Scleral surgery for the treatment of presbyopia: where are we today?
Hipsley A, Hall B, Rocha KM. Scleral surgery for the treatment of presbyopia: where are we today? Eye and Vision. 2018;5:4.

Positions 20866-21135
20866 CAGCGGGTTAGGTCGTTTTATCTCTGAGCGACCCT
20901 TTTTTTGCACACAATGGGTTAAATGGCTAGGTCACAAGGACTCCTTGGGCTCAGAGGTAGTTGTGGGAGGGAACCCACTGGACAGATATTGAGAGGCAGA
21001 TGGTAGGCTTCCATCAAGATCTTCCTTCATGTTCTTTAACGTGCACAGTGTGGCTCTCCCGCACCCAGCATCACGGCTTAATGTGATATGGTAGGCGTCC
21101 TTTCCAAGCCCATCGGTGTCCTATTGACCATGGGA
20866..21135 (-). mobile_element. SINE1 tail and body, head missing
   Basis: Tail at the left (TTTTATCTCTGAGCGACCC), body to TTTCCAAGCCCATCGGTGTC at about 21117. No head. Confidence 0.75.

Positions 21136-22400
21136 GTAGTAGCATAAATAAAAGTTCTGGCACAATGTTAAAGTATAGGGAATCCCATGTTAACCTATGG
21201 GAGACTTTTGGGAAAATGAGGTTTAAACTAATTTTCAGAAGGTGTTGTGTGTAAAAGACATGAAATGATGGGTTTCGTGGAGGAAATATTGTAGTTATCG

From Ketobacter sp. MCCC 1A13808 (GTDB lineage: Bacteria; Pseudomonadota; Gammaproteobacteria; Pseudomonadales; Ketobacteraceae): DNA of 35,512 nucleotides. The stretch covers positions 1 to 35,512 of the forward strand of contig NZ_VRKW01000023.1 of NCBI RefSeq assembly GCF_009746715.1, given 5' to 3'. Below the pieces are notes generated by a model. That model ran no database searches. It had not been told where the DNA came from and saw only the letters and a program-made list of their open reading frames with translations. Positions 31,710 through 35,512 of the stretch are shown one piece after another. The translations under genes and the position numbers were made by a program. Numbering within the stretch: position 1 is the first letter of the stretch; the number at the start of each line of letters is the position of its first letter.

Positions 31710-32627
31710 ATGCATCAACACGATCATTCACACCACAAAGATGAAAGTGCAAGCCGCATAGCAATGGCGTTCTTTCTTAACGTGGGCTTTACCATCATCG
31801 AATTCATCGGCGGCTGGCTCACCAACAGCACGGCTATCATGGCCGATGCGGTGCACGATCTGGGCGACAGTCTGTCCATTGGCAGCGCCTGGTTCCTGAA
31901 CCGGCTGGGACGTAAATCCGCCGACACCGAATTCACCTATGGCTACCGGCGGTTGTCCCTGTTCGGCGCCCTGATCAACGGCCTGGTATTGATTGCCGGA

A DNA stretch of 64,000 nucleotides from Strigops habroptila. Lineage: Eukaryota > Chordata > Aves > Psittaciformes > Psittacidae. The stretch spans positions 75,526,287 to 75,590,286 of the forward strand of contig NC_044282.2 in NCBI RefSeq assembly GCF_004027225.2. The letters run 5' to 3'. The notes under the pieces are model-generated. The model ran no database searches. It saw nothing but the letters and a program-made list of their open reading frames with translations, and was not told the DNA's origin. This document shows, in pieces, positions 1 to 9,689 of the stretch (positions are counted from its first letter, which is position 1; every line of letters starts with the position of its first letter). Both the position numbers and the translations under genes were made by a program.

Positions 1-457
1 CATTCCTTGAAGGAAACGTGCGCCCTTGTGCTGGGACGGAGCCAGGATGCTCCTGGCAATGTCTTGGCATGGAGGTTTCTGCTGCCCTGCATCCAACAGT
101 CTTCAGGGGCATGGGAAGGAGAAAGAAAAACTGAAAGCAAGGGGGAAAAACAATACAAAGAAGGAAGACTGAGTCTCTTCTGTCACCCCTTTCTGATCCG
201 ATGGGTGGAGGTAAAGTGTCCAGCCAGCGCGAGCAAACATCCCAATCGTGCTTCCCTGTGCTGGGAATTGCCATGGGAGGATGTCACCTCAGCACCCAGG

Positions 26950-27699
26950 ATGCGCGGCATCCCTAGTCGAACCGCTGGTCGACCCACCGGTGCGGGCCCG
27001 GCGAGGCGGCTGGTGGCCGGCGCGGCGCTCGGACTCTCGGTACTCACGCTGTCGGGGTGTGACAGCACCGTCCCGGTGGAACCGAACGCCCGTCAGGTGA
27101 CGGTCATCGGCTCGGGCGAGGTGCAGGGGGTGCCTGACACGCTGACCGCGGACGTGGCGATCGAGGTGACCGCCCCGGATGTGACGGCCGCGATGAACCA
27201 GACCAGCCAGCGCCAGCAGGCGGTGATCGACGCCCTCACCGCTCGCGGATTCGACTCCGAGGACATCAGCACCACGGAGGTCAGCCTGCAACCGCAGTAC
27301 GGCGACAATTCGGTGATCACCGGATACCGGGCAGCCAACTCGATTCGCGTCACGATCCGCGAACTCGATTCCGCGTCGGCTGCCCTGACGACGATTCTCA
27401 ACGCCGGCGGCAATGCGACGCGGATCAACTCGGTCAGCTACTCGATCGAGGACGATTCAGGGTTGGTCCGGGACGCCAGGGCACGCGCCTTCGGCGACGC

Presbyopia corrections traditionally have been approached with attempts to exchange power, either at the cornea or the lens planes, inducing multifocality, or altering asphericity to impact the optical system. Treatments that affect the visual axis, such as spectacle and contact lens correction, refractive surgeries, corneal onlays and inlays, and intraocular lenses are typically unable to restore true accommodation to the presbyopic eye. Their aim is instead to enhance ‘pseudoaccommodation’ by facilitating an extended depth-of-focus for which vision is sufficient. There is a true lack of technology that approaches presbyopia from a treatment based or therapy based solution, rather than a ‘vision correction’ solution that compromises other components of the optical system. Scleral surgical procedures seek to restore true accommodation combined with pseudoaccommodation and have several advantages over other more invasive options to treat presbyopia. While the theoretical justification of scleral surgical procedures remains controversial, there has nevertheless been increasing interest and evidence to support scleral surgical and therapeutic approaches to treat presbyopia. Enormous progress in scleral surgery techniques and understanding of the mechanisms of action have been achieved since the 1970s, and this remains an active area of research. In this article, we discuss the historic scleral surgical procedures, the two scleral procedures currently available, as well as an outlook of the future for the scleral surgical space for treating presbyopia.